The Indian government has submitted a formal diplomatic letter of protest to Pakistan in response to a number of instances when its diplomats were harassed in Islamabad. In the strongly-worded missive, New Delhi urged Islamabad to ensure the safety of its diplomats and warned that such incidents should not reoccur.

This is the latest development in a series of such incidents; the two countries exchanged accusations of “unruly” behaviour in both capitals in May during the Eid holiday period. 

India had approached Pakistan regarding the harassment, aggressive surveillance and intimidation of its diplomats in Islamabad in March this year as well. “The Pakistan side has been asked to ensure the safety and security of our diplomatic Mission and its diplomatic and consular officials,” India’s junior External Affairs Minister V. Muraleedharan said.  

Since November, there have been a series of such accusations between the two neighbours, but the issues were sorted out in line with the 1961 Vienna Convention on Diplomatic Relations and the bilateral Code of Conduct signed by the two countries in 1992.

An alleged incident of harassment involving an official of the High Commission of Pakistan was also reported in January 2019. “The allegations were denied by the Pakistani officials. The victim also did not file any police complaint,” Muraleedharan had told Indian Parliament on 4 July.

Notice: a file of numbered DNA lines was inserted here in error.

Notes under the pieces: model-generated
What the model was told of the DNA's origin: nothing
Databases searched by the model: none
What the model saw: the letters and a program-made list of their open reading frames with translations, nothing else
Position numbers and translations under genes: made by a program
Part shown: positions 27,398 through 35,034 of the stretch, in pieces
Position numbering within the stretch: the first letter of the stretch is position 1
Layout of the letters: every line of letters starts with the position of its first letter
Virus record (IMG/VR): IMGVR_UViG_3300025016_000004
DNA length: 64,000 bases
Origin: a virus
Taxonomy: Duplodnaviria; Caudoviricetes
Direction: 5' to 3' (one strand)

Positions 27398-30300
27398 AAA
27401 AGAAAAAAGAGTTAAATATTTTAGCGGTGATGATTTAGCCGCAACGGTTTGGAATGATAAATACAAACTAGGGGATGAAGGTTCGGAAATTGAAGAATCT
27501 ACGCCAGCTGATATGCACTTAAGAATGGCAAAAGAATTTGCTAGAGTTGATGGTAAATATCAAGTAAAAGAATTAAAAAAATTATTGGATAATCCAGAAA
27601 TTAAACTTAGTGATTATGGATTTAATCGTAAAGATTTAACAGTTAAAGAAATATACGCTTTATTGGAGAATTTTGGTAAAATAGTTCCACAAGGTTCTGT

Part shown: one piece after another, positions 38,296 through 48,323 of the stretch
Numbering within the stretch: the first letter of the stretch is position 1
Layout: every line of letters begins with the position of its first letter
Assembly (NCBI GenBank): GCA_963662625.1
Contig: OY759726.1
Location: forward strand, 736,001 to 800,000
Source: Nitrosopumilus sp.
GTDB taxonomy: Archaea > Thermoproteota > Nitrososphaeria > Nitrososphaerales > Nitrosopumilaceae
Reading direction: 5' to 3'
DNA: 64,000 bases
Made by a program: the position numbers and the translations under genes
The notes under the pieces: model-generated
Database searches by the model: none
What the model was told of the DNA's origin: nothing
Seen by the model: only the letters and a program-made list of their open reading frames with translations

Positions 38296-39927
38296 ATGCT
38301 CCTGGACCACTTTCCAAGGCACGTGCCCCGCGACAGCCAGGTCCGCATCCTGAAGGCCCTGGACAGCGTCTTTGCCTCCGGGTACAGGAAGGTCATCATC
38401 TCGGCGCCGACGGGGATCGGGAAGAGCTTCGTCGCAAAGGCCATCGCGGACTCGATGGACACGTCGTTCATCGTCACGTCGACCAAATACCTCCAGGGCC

Meanwhile, India has approved the appointment of Pakistan’s new high commissioner Moin-ul-Haqu amid consultations for providing “full consular access” to Kulbhushan Jadhav, a former Indian naval officer jailed in Pakistan on alleged charges of espionage. In 2017, Jadhav, 49, was given the death sentence by a Pakistani military court on charges of “espionage and terrorism”.

Recently, the International Court of Justice had ruled that India should be given consular access to Jadhav and stayed his sentence. 

The bilateral relations between the two countries took a nosedive in February of this year when at least 40 Indian soldiers were killed in a suicide terror attack in Kashmir. Pakistan-based terrorist group Jaish-e-Mohammed had claimed responsibility, but the Indian government had accused the Imran Khan Government of assisting such groups in Kashmir.

On 26 February, the Indian Air Force conducted a “non-military” air strike and destroyed alleged terror infrastructure in Balakot inside Pakistan. The following day, Pakistan targeted Indian military installations in Kashmir with around two dozen fighter jets; the dogfight resulted in the loss of one Indian fighter jet.

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